1997 GMC Savana 2500. AC doesn't run.Bypassed relay in under hood junction box and compressor runs and cools.Pulled control on dash. Green wire on back powers up with 12 volts on demand initiated from the knob.Schematic shows that wire heads directly to high pressure control on back of compressor.Do not have 12 volts at this hp control. Ohm reading through the solid green wire back to dash shows "open".As a test brought "hot" directly from battery to the green/white wire, leaving the hp control on it's way to the PCM, but the relay did not pull in.If a wire trace is necessary, where, EXACTLY, does the green wire exit the cabin, and enter the engine compartment. Shouldn't the relay have pulled in, with the key in the "run" position, during my test of the "green/white" wire leaving the hp control?Used the battery neg. terminal as the ground for my meter.
Country: United StatesMake: GMCModel: savana 2500
Hello and thank you for using Justanswer. My name is XXXXX XXXXX X will do my best to help you with your GMC problem.The light green wire leaves the cab at passthrough connector P100. After going to the pressure switch, the circuit feeds an a/c request input to the VCM. The engine must be running for the VCM to turn on the a/c compressor clutch, you cannot just have the key turned to Run. It may be easier to run a new wire from the control head to the high pressure switch instead of trying to locate the break in the existing wire.
Diagram shows the p100 you refered to and also c100.
Is c100 the cabin side of the connector?
Will this connector be easily identifiable in passenger compartment?
Also best way to access in engine compartment.
Also, does it seem unusual for a wire that is in a sheilded bundle in an application that sees little hard use (one owner and 120k on od.) to just go dead?
It is not typical for a wire to go bad. If there is an open in a circuit it is normally because the wire has been cut or chafed. Sometimes rodents will crawl up into engine compartments and chew up the wiring, so this is something to look for. Connector C100 is the cabin side of the connector. Pull sheathing off of wire bundle and see if you can identify the light green wire. There may be more than one.
ASE Master Certification. GM World Class Certification
The info you've provided will be a big help in the next phase.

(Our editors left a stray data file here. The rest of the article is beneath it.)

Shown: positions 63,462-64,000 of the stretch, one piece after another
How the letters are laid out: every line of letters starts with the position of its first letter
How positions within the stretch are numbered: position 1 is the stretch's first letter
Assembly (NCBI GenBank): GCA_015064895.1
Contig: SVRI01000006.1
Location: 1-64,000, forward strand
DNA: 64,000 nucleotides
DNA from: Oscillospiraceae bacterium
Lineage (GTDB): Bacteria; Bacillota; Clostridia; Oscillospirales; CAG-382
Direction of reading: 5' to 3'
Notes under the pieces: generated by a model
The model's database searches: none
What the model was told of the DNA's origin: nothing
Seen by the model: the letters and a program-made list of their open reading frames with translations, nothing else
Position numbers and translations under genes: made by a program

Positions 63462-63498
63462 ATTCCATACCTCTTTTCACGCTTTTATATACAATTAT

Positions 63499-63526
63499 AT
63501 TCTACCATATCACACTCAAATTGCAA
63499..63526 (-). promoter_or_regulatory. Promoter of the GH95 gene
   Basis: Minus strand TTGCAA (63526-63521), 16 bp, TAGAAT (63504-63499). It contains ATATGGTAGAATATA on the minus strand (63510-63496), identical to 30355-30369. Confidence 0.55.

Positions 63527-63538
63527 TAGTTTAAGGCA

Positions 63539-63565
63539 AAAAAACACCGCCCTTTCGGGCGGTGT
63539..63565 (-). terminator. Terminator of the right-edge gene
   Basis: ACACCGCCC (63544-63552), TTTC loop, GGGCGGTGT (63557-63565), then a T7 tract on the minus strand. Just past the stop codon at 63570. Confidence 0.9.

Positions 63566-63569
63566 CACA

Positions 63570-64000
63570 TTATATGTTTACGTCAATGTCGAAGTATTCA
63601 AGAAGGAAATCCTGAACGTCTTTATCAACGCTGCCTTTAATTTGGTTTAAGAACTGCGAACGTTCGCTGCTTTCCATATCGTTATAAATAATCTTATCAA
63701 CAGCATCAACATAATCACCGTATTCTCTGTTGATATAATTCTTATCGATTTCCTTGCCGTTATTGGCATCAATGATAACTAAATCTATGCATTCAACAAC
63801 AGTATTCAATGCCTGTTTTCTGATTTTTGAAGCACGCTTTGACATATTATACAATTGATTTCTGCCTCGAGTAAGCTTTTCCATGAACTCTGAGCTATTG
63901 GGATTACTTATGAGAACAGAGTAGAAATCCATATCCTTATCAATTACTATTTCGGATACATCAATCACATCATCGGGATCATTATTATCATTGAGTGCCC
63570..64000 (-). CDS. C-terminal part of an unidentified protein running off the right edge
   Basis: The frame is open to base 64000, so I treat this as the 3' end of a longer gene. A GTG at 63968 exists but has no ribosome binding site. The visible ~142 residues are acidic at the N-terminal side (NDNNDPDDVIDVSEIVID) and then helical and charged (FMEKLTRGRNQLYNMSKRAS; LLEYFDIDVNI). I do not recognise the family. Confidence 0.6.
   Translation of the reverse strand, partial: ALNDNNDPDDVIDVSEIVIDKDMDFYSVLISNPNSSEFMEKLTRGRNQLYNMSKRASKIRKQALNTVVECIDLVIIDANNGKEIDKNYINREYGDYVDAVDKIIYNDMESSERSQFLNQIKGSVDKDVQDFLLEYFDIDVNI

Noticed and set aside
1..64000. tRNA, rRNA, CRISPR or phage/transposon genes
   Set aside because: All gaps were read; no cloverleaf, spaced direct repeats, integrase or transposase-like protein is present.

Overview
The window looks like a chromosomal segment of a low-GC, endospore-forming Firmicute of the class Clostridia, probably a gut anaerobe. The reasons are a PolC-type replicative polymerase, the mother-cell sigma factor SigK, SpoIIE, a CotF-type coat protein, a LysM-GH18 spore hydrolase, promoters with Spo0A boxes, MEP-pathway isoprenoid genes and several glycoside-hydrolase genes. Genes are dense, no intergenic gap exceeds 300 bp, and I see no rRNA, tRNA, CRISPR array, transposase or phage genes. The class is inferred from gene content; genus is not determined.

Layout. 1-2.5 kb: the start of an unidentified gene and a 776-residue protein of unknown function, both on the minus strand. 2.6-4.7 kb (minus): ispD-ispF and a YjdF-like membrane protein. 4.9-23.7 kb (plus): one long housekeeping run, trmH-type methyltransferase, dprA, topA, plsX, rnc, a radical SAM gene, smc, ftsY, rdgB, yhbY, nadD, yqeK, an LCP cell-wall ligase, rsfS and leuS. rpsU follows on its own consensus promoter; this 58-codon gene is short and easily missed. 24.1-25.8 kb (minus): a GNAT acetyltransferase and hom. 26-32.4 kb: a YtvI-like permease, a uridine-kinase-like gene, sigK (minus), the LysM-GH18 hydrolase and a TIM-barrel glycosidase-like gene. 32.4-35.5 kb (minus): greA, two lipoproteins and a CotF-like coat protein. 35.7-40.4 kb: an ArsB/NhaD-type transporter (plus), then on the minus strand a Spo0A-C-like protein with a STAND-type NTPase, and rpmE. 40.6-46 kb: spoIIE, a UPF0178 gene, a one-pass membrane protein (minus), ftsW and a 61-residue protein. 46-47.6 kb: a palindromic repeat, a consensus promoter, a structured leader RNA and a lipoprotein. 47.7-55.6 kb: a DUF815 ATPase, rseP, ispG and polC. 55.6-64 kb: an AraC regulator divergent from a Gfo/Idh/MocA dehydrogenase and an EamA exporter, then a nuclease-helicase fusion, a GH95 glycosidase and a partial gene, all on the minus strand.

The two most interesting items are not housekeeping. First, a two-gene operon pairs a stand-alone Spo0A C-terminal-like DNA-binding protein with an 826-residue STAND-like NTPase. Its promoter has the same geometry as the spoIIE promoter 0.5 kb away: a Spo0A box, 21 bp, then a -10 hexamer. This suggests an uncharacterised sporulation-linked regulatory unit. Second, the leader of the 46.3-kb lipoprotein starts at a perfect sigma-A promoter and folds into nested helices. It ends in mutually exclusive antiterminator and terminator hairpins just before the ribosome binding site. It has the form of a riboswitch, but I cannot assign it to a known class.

You are welcome. Let me know if I can be of additional assistance. I will continue to provide follow up even after you have accepted the answer. Use the link provided in the email to come back to this question.
In tracing the loss of power for my AC circuit between the dash control and the HP contol on the back of compressor, I now have power at the hp control. There is also now an ohm reading back to the dash control on the green wire.
I've taken apart the harness at the leg from the HP contol back to the main harness, and though I've not made a permanent repair as yet, I tested the remainder of the circuit.
Though there is now 12volt on the green/white wire leaving the HP control heading for the PCM, there is not a circuit to pull in the AC relayin the relay/fuse box.
Pulled the relay, tested it externally.
Actually by-passed the "load circuit" and ran the compressor, even topped off the charge.
Two things. If you can help.
I do not have a scan tool that reads an "AC request" to the PCM.
On the four main plugs to the PCM, where is the exact location of the green/white wire coming from the HP control?
Also, doesn't it seem possible that a problem upstream in the wiring could have caused a "driver" in the PCM, on the AC circuit, to fail?
The PCM drivers are pretty well protected against short circuits, so I do not believe the problem is in the PCM itself. The Dark Green/White from the high pressure switch goes into the PCM at connector C3, pin 25. When the PCM receives this input, it should send out a ground on the DarkGreen/White at connector C2, pin 9. See diagram and connector end views below.Connector C2 Red
Attachments are only available to registered users.
Absolute Gold. Thanks!!
You are welcome. Let me know if you need anything else.